“Innovation doesn’t happen in isolation,” says Callaghan Innovation CEO Vic Crone, at the launch of Scale-Up NZ, an online platform connecting innovative New Zealand businesses with investors, incubators and other collaborators.
“We have to reach out to others for help,” says Crone, during the launching ceremonies at the GridAKL.
“That’s even more important when it comes to securing the capital required to take our innovations global.”
Scale-UP NZ was built using software from Startup Nation Central, an independent non-profit organisation based in Israel.
Crone says Callaghan Innovation has worked with around 2,800 businesses in the past year alone, and they range from precision irrigators to medical software makers.
She says Scale-Up NZ offers all of them, and the others in the innovation ecosystem, the opportunity to showcase their company and their innovations, so that potential investors and collaborators locally and overseas can more easily discover them and get in touch.
“We are still not as good at getting this right as some of the other small advanced economies we like to compare ourselves to,” she states.
“Too many ideas fail to translate because our businesses aren’t accessing the technical knowhow, management expertise or investment capital required to get them to the next level. Too often, we are still going it alone, following the ‘bloke in a shed’ mindset.”
She says innovators and entrepreneurs they have worked with tell them a key problem is they just don’t know who is out there that could lend a hand.
“We want to change that with Scale-Up NZ, a free and neutral online [platform],” she says.
“The logic behind Scale-Up NZ is that our ecosystem here is underperforming because it is fragmented, fractured, and isolated,” says Erica Lloyd, general manager, market and sectors at Callaghan Innovation.
Yet, she points out, research locally and overseas shows a highly networked connected ecosystem or a community doubles its return in terms of revenue and growth, produces more intellectual property, and attracts more capital.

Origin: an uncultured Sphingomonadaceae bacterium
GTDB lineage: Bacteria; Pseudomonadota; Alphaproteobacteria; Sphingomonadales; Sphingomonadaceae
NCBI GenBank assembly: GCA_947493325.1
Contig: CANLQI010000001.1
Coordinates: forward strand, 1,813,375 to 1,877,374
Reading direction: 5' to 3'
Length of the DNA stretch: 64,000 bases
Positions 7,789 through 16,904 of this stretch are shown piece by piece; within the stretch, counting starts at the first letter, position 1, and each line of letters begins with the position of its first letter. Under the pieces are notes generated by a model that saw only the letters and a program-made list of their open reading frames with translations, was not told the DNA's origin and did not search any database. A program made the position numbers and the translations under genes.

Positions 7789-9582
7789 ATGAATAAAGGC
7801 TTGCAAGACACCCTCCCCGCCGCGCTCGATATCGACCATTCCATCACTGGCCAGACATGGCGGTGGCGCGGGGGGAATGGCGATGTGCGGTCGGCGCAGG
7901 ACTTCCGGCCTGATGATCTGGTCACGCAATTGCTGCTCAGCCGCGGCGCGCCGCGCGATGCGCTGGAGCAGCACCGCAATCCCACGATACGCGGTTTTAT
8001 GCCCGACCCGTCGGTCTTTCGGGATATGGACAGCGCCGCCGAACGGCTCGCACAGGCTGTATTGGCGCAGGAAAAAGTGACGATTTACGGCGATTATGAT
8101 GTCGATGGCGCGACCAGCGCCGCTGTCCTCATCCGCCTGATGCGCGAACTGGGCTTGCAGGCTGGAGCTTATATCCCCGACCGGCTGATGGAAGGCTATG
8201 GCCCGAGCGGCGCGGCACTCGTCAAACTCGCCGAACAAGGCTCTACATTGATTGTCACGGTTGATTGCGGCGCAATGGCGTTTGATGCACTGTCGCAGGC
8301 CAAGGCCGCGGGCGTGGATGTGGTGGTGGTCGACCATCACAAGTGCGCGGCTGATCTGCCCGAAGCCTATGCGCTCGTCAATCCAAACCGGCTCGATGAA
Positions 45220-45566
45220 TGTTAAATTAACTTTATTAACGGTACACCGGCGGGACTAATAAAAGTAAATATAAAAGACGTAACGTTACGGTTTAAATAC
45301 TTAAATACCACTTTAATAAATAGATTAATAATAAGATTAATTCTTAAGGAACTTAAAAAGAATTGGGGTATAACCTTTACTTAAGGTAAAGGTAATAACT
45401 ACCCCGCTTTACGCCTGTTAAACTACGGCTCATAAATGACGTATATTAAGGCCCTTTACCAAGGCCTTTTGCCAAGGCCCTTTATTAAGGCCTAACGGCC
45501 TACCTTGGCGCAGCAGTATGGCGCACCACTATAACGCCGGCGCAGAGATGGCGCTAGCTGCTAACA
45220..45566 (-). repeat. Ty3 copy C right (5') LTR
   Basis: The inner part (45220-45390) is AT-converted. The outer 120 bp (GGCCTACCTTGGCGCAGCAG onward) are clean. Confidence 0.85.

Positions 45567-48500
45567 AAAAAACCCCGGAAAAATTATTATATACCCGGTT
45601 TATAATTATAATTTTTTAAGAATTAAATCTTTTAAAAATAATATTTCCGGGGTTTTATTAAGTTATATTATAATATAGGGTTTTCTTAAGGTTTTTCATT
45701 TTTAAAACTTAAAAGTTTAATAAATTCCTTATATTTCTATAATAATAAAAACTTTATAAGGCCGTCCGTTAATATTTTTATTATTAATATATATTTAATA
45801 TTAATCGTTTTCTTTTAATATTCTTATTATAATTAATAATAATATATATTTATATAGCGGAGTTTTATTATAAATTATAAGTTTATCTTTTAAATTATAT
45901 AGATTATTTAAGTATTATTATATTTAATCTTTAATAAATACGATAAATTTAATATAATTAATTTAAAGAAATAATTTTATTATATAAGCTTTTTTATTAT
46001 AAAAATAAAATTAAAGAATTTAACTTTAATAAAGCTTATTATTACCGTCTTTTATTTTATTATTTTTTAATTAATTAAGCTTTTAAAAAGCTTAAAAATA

“Our role at Callaghan Innovation is to solve the networking side of it, this is what this platform is about,” says Lloyd.
NZTech CEO Graeme Muller welcomes the launch of the platform.
“NZ Scale-Up will help our entrepreneurs access the funding and services they need to accelerate their growth,” says Muller.
“Similar systems have worked very well for US and Israeli firms, now we will have one place to showcase all of our best tech firms to the world.”
Ecosystem-building is not a fast thing, but it is cumulative if done well
“New Zealand’s tech and innovation ecosystem is expanding and maturing superbly,” he says.
He notes how a recent report from Callaghan Innovation called Growing the pie, details how entrepreneurs are creating a better New Zealand.
The entrepreneurs interviewed for the report share a strong view that New Zealanders should not fear overseas investment in the country’s best new businesses. They point out in almost all cases, the investment is a net benefit to New Zealand, helping to improve our business expertise, conquer world markets, and invest in more new businesses.
“As entrepreneurs exit from their businesses, they (and their now experienced leadership teams) tend to cycle their knowledge and funds back into new ideas in New Zealand,” says Muller. “Consequently, this experience is bringing more maturity across both the startup scene and the investor market.”
Muller, for instance, cites that the sale of Navman resulted in the establishment of, or investment in, nine other tech firms employing thousands of people, some of which have also been purchased stimulating the third wave of reinvestment into the New Zealand ecosystem.
He cites a more recent case. “When Power-by-proxi was purchased by Apple some commentators bemoaned the end of another Kiwi success story. But two years later, Apple has almost doubled the size of the New Zealand R&D team and shifted them into a swanky new Apple New Zealand HQ in the Wynyard Quarter.”
“Meanwhile the technology is being embedded into every single iPhone and Apple Watch,” he adds.
“I remember back in 2005 the Hi-Growth Trust was established to grow one hundred $100 million tech firms based on the inspirational words of Sir Paul Callaghan which was: ‘One hundred inspired New Zealand entrepreneurs can turn this country around. That is a challenge for all of us’.
“While the trust didn’t last long, the momentum continued and the Growing the pie report identifies dozens of firms now worth more than $100 million.
“Ecosystem-building is not a fast thing, but it is cumulative if done well, and New Zealand is doing it very well,” he concludes.
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